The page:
It’s only temporary.
That’s the good news and the bad news of being alive, according to “Californification” and “Sex and the City” co-star Evan Handler.
Handler, 48, who defied death by overcoming acute myeloid leukemia at the age of 28, recently wrote a book in which he details his “journey from anger to the truest sense of gratitude.”
Aptly, he has titled the book “It’s Only Temporary: The Good News and Bad News of Being Alive.”
Currently on a multi-city promotional tour, Handler stopped by FOXNews.com to discuss his memoir.
“I am still prone to the same difficulties any other person is,” Handler said. “My circumstances are just heightened. Any other person may not be aware of how lucky they are to be alive.”
Originally from Croton-Harmon, N.Y., a suburb of New York City, Handler was an understudy for Neil Simon's "Biloxi Blues" Broadway production when he was diagnosed with AML. He said he was horrified and unprepared to hear about his diagnosis.
“It was very discombobulating,” Handler said. “There’s no way to be prepared for that kind of news.”
Essentially, Handler was handed a death sentence. AML starts in the bone marrow, and “acute” means the leukemia is a fast spreading cancer, so it can spread to other organs more quickly than many other cancers.
About 44,000 new cases of leukemia will be diagnosed in America this year, according to the American Cancer Society’s Web site, and of those, 13,290 of them will be AML.
More than 8,800 patients will die from AML this year, according to the cancer society.
Almost all of those patients will be adults. The average age of an AML patient is 67, but Handler was just 24 when he was diagnosed.
In his book, Handler describes his experiences as a patient at Memorial Sloan-Kettering Cancer Center in New York City during the 1990s:
It was a hospital I’d found to be saturated by arrogance and rife with practices that made the chances for recovery even more remote than might ordinarily be expected from an incurable illness. There was a drastic nursing shortage when I was a patient at Sloan-Kettering and the staff seemed overburdened and under inspired. Over the course of my hospitalizations I’d been medicated with intravenous drugs labeled with the names of patients other than myself, pressured to accept ill-advised procedures and handled by staff members who refused to follow the hospital’s posted hygiene precautions for touching immunosuppressed patients like myself.
“Hospitals are places created to deliver efficient healthcare at once, not superior health care to any one person,” Handler said. “So, a lot of work and effort has to go into making sure you get superior health care.”
Sloan-Kettering declined to comment on Handler's thoughts about their past patient care, however, they did have kind words for him.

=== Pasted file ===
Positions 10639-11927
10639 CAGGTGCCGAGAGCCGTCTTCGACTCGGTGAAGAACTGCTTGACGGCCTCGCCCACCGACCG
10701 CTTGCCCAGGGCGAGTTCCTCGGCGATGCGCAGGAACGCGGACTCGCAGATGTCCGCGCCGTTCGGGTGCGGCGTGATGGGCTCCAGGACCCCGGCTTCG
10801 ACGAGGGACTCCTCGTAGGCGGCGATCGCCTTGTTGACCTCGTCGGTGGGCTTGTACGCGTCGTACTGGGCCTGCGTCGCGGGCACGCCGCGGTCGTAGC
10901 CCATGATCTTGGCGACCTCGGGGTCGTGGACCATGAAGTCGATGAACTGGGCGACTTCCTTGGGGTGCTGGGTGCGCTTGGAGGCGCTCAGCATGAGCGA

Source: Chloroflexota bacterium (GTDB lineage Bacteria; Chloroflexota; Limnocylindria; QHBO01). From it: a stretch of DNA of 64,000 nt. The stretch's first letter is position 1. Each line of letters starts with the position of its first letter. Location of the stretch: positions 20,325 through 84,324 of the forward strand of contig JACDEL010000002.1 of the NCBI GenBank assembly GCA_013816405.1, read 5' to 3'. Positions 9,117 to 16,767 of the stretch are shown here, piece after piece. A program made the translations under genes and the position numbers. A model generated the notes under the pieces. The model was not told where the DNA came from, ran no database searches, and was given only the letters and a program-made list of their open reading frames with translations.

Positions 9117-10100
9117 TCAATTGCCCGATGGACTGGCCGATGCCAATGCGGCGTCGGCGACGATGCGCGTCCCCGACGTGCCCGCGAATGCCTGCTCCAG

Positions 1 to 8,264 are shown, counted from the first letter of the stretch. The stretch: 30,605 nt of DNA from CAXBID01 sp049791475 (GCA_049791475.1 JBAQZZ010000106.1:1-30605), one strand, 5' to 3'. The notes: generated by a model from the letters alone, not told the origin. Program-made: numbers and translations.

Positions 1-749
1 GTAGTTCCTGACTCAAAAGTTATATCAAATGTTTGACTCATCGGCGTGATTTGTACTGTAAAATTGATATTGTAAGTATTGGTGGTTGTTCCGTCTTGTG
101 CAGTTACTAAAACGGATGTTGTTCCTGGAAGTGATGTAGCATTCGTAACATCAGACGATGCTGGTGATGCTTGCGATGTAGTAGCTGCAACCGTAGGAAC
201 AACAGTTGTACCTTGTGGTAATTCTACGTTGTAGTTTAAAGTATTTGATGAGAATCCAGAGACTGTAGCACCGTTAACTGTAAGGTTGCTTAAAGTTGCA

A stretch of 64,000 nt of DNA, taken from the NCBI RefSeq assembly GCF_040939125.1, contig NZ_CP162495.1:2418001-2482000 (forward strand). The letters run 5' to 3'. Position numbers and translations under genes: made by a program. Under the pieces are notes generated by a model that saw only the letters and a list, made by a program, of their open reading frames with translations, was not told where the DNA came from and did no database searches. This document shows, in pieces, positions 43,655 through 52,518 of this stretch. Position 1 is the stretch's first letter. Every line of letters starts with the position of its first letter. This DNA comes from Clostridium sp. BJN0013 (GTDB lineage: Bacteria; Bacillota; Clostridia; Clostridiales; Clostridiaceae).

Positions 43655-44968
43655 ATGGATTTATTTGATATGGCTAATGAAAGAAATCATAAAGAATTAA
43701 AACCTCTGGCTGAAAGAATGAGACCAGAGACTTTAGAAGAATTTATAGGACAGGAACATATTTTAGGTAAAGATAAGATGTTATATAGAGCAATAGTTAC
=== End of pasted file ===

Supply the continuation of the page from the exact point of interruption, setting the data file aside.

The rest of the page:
"We wish Mr. Handler continued good health and success in his career," said Christine Hickey, director of communications and media relations of Sloan-Kettering.
Handler, who also wrote a book about his cancer diagnosis called "Time on Fire," said he doesn’t consider himself a health care advocate, but he does try to create a dialogue about the situation he was in and express his opinions.
Somehow, Handler persevered through the tough times. He recovered from leukemia after receiving a bone marrow transplant.
“I don’t know if I can attribute (my recovery) to any one thing specifically,” Handler said. “I was very lucky. But I wasn’t always positive. I had a lot of rage. I got better so I could have revenge. I didn’t have to be happy to get through it. That didn’t mean I wasn’t hopeful, but rage is equally powerful.”
Although Handler was successful as an actor, he wasn’t always lucky in love. In 20 years he would date 10 women — and manage to break up 27 times, which he writes about in excruciating detail.
But his luck changed around the same time he found fame playing a charming divorce lawyer named Harry Goldenblatt on HBO's “Sex and the City." That's when he met Elisa Atti, the Italian-born scientist he would eventually wed.
Handler, who thought his chances of fathering a child were literally one in a million (due to the extensive chemotherapy treatments he had received), was surprised when his wife got pregnant, and he is now the proud father of Sofia, 21 months:
We got to the hospital four hours into Elisa’s labor. There I witnessed something I’d never experienced. I saw medical care administered with all the gallantry, haste, and heroism we’re led to expect from television shows like “ER.” Everything I’d hoped for, but never seen, during my extended health crisis twenty years earlier was on display.
Despite his anxieties — a side effect not uncommon to cancer survivors — Handler said in his book he is more willing to face the end of his life now that he has found pleasure in it.
The past few years have been good to Handler. He recently reconnected with his "Sex and the City" co-stars to release the much anticipated big screen version. A sequel to the movie may be in the works and Handler said he would happy to reprise his role.
Until then, you can catch Handler on "Californication," playing David Duchovny's best friend Charlie Runkle. The show has earned rave reviews and Handler credits Duchovny as a good friend in real life.
... My strongest sensation, the first night Elisa and I sat staring into the penetrating eyes of our newborn daughter, was that my previous life — the one that had haunted me for so long, but that I’d finally made peace with — was about to be replaced with a far more interesting one.